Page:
And so I was off to Cork on a bright and sunny Easter Saturday morning for the headline event of the Irish beer calendar. This year, the Franciscan Well's posters were proclaiming it the "Easter Craft Brewing Festival", which I think definitely has a better ring to it than the old "Easter Beer Festival" or "EasterFest", especially since this year the importers were left out of the line-up and everything on sale in the refurbished covered yard was genuine Irish beer.
A couple of old favourites were making their last public appearances at the gig, including a 20-month-old cask of White Gypsy Cask No. 1 aka Messrs Maguire Imperial. The Laphroaig smokiness was as present as ever with barely a hint of sourness about it, and the cask dispense added a sweet milk chocolate dimension to the stout which I'd never got from the keg version. I also said my goodbyes to Phúca, the Franciscan Well's marvellous celebration winter ale, still tasting as fresh and spicy as it did four months ago. And it was hello and goodbye to Kinsale Lager, the last ever outing of one of Ireland's pioneer craft beer brands. The lager itself, a very pleasant smooth and full-bodied thirst-quencher, was contract brewed at Beamish & Crawford, but with production at the brewery winding down following Heineken's takeover, that arrangement has come to an end. The Franciscan Well festival is a fitting farewell.
But one door closes and all that -- the kit from the Kinsale brewery itself, which made everything but the lager, is now operational in its new home in Templemore. Here, Cuilán Loughnane's long-anticipated White Gypsy brewery has finally started producing beer in its own right (Cuilán remains the brewer at Messrs Maguire, where previous White Gypsy-branded specials had been produced). His first regulars are a Dunkel Lager (recipe still being finalised -- what was on tap was rebadged MM Bock) and an Indian (sic) Pale Ale. The IPA is very much in the English style, a little bit sharp but mostly light and lemony. It's a welcome new addition to the Irish beer scene, though I'm a little disappointed with the whopping 5.2% ABV -- it tastes like it's about 4% and it would be nice to be able to down as if it were.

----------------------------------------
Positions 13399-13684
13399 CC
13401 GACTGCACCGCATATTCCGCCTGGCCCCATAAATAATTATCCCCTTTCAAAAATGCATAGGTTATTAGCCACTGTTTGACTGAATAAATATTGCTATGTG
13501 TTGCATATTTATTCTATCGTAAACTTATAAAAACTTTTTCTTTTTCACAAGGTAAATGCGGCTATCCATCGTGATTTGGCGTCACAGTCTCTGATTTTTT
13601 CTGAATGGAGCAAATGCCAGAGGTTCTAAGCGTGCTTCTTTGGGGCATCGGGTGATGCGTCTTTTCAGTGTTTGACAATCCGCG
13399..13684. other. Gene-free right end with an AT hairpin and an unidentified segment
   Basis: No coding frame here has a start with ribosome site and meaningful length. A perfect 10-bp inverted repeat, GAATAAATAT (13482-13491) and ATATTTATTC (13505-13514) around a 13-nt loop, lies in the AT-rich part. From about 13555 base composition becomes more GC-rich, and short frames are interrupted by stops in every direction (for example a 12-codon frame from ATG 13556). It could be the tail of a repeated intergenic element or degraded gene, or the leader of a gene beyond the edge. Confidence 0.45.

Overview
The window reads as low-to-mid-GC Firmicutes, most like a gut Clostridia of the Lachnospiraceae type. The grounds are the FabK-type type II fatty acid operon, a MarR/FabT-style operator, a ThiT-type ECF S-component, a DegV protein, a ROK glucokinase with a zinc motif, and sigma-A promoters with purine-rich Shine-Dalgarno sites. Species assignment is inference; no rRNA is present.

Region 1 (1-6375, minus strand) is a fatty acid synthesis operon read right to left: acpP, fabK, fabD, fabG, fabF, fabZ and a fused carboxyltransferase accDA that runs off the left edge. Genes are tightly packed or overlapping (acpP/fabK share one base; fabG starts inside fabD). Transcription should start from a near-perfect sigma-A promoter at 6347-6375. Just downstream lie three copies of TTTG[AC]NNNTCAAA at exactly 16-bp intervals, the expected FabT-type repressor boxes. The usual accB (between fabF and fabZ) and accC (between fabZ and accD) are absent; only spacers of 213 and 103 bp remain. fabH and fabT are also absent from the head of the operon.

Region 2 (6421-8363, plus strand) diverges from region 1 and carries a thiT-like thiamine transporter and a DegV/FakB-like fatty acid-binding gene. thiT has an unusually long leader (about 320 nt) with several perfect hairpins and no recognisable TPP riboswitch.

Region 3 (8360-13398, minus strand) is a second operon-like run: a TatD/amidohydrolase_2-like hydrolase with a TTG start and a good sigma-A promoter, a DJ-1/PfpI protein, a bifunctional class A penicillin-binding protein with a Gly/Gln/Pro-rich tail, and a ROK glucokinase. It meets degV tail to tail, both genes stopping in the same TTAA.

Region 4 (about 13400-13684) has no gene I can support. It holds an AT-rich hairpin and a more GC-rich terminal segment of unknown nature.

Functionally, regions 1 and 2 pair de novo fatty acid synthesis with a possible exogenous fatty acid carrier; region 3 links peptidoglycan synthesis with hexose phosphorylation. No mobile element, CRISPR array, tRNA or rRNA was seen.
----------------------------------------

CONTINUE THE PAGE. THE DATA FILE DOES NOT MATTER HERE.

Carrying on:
Though not open a wet week, White Gypsy already has a new brewing company under its wing, in the form of Barrelhead, registered in Dublin but brewing in Templemore. Bull Island Pale Ale was the offering here, and I think it needs work. A very pale yellow ale served on nitro with the accompanying dullness of taste. There's a little bit of sweet caramel to it, much like there is with other smoothflow nitro ales. I can't say I approve, but if it gets a foot in the door for another Irish brewer then I reckon I'll let it past. I'll certainly be keeping an eye out for new stuff from Barrelhead in Dublin.
As usual, the team from UCC's pilot brewery (pictured teaching Cuilán a thing or two, left), who I'm told work closely with their counterparts in Weihenstephan, had something vaguely Germanic up their sleeves. This year it was Swiss Pale Bock and I rather liked it. The sugariness in it was rather grainy and it stayed light and crisp rather than heavy or syrupy, despite a sizeable 6% ABV.
The only other new scoop for me was Ireland's Call, a dark ale commissioned by J.D. Wetherspoon's from Hilden. Though very sessionable at 4.3% ABV, it's rich and full of character thanks to a generous dose of chocolate malt. I made my pitch to the brewer for more of their superb wheatbeer, Barney's Brew, but I don't know how far I'll get with that, especially since we don't get to see much of Hilden on this side of the border.
And that was the Easter Festival for another year. It was great talking to my fellow beer aficionados and the brewers, and congratulations to the winners of this year's ICB awards. I'm always so optimistic about the future of Irish beer when I get back from Easter in Cork.